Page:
Steven Cameron on the General Election result
For intermediaries only
What the Conservative victory means for pensions, social care and advice opportunities
With the Conservatives’ decisive election victory, Boris Johnson will now push ahead to ‘get Brexit done’. There’s much still to be decided and advisers will play a key role in helping their clients review their plans as detail emerges.
But we’re urging the new Government to look beyond Brexit, to focus on those domestic priorities which have been left languishing. There’s been a lot of talk about ‘unleashing the potential’ of the UK and as part of that, we should be aiming to make the UK world leaders in pensions and social care.
Over the coming five years, and starting right now, the Government and industry need to work together to make sure people across the UK, irrespective of age, gender, wealth or employment status, are fully engaged with their retirement saving, making adequate provision for the financial futures they aspire to. Advisers play a vital role here.
Pension tax reliefs and allowances
The Conservative manifesto committed to making sure 1.3m non-taxpayers in ‘net pay’ schemes receive the 20% tax relief on their pension contributions to which they are entitled. The lowest earners deserve every help they can get to save for their retirement so this must be another top priority. Employers and employees will need help understanding whatever solution the Government comes up with.
Tax rules and reliefs must be fit for the future and work together without unintended consequences across all earnings bands. It can’t be acceptable that complex technicalities like the Tapered Annual Allowance are leading to senior health professionals in the NHS refusing extra work or retiring early to escape pension tax charges. A full review is urgently needed, and not just a temporary sticking plaster for the NHS.
There was no mention of a fundamental review of pension tax relief in the Conservative manifesto. However, speculation of possible moves to a flat rate system of relief is unlikely to go quiet for long. There’s certainly nothing to lose from encouraging clients to make the most of higher or additional tax relief on pension contributions while they can.
Adequate savings for retirement
The next five years is a crucial time for building on the success of automatic enrolment and making sure no-one is missing out. We’ll be pushing the Conservatives to confirm that they will advance their previous plans for the mid-2020s which will bring into auto-enrolment lower earners, younger employees and those with multiple jobs.
The self-employed remain out in the cold when it comes to auto-enrolment, but with their numbers growing faster than that of employees, this needs to change. The search for a solution which works for the self-employed needs to be given greater priority.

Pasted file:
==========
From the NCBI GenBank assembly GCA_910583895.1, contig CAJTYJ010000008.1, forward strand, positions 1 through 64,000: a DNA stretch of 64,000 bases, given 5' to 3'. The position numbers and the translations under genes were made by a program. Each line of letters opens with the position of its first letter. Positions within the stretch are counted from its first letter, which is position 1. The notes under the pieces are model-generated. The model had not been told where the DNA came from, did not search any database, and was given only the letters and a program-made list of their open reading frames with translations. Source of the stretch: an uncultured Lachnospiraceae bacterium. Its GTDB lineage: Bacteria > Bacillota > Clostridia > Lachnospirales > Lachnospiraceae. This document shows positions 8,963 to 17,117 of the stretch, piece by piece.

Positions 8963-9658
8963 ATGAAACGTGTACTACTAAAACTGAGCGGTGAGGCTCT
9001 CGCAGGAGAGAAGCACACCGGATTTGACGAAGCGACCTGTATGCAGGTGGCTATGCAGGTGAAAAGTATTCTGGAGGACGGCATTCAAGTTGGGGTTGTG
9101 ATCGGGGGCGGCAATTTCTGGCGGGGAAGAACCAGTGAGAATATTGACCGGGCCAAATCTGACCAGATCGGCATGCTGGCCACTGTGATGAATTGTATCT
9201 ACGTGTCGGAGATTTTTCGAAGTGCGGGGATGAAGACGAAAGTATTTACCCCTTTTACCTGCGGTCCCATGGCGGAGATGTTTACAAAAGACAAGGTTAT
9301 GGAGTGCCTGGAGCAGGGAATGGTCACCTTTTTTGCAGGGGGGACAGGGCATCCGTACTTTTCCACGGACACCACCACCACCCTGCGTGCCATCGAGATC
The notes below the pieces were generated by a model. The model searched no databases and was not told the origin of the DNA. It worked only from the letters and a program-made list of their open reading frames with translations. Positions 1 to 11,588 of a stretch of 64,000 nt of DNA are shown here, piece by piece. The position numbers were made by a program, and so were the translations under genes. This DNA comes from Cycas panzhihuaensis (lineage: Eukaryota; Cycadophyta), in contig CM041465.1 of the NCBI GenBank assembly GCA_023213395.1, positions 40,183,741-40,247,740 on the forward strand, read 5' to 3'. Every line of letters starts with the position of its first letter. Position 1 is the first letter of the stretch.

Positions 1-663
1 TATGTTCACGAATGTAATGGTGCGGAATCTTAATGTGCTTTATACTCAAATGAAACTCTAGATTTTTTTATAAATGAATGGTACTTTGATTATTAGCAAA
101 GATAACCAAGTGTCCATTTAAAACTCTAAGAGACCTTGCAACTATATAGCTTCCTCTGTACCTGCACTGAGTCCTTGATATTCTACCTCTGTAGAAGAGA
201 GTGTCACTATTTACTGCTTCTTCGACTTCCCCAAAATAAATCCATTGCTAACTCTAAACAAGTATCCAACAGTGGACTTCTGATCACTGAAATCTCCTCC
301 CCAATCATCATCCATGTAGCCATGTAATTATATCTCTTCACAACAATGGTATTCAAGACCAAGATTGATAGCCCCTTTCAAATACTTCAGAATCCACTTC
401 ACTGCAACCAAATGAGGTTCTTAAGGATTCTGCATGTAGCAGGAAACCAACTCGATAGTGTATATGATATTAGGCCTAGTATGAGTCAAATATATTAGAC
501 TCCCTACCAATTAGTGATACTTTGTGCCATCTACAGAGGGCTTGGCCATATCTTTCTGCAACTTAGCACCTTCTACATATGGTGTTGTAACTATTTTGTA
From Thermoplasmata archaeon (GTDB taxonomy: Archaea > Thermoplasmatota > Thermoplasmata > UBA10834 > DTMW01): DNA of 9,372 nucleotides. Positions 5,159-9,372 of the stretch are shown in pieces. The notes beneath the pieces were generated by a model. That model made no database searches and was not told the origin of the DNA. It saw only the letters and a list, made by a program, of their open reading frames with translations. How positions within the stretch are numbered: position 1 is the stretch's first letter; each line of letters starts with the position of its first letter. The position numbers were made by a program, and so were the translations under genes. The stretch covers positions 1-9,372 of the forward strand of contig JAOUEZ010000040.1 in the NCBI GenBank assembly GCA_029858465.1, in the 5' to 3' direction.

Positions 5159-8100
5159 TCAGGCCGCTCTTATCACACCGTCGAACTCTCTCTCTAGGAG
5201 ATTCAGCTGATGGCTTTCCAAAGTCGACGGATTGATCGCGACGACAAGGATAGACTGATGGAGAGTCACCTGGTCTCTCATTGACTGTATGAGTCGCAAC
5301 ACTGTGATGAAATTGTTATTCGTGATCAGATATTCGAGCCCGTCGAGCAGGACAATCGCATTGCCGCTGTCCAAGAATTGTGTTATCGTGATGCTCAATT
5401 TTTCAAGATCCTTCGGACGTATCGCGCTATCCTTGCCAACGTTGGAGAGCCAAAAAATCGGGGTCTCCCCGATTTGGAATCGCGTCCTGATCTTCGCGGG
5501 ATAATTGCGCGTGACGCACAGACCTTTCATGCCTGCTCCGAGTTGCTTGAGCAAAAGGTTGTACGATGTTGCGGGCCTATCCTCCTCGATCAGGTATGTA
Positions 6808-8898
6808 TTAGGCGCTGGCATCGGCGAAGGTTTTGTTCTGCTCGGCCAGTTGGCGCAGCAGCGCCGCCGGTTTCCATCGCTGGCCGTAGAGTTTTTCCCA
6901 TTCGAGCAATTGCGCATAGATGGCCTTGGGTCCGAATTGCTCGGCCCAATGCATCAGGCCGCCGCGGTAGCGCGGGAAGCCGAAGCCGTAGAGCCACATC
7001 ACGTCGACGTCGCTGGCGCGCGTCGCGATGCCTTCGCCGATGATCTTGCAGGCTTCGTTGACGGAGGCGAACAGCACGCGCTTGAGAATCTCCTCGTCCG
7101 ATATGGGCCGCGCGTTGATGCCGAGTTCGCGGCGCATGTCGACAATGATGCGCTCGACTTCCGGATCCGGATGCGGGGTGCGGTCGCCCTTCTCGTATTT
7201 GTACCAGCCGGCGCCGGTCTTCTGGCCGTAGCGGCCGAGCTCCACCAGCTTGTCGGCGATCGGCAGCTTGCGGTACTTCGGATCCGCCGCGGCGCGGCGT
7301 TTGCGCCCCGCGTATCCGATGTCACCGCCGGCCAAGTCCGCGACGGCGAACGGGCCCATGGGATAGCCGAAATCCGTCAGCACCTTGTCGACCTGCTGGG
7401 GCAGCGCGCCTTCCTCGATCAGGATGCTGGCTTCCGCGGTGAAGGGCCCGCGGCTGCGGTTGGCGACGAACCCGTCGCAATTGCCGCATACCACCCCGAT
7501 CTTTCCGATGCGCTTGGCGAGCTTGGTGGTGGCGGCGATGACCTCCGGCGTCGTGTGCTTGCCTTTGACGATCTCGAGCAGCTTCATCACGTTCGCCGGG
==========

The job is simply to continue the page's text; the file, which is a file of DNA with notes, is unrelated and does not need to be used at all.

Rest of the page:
Millions of individuals build up multiple pensions over their working lives. The Government should now bring back legislation in the next Queen’s Speech to turn pension dashboards into reality. We need to unleash the power of pension dashboards, creating a step change in engagement by presenting individuals with a complete private and state pension picture, online at the touch of a screen.
Social care funding
Until now, finding a solution to the social care funding crisis has proved too hard for the Government, with proposals becoming toxic political footballs. But with the UK population continuing to enjoy longer lifespans, it’s one of our greatest societal challenges. According to the Conservative manifesto, the search for a cross-party agreement should start within the next 100 days. This, alongside delivering Brexit, could be the early defining deliverable for Boris’ incoming Government.
People of all ages want consistently good quality care and dignity for those in later life. But politicians need to be brutally honest on what care the state will pay for and what individuals will be expected to pay themselves, based on their wealth. To plan for an event that could be decades away, we need clarity and long term stability, which makes cross-party support particularly important.
The Conservatives have already guaranteed that no one needing care will have to sell their home. In the spirit of seeking cross-party consensus, Labour’s plans to introduce free personal care and to cap personal contributions at £100,000 are worth noting. A cap is essential if people are to be incentivised to plan ahead without fear that ‘catastrophic’ care costs will wipe out their life savings and inheritance aspirations. The Lib Dems’ suggestion of a ring-fenced Health and Care tax, disclosed on payslips, also merits consideration. And if taxes do need raised, a combination of wealth and income taxes might tick the intergenerational fairness box.
A new deal on social care funding could transform the way people save for all aspects of retirement and the way in which they decumulate assets in later life. There will be huge advice opportunities in this vital area.
Had there not been an unusual December Election, state pensioners would have known by now how much their state pension will go up to next April. With a renewed commitment to the ‘triple lock’, the increase will be the higher of 2.5%, price or earnings inflation. Rather than keeping state pensioners in suspense, we’re calling on the Government to spread some pre-Christmas cheer and confirm what’s expected to be an inflation busting 3.9% increase. And as state pensioners look forward to Christmas TV specials, news of whether the BBC will keep free TV licenses for all over 75s would also be timely.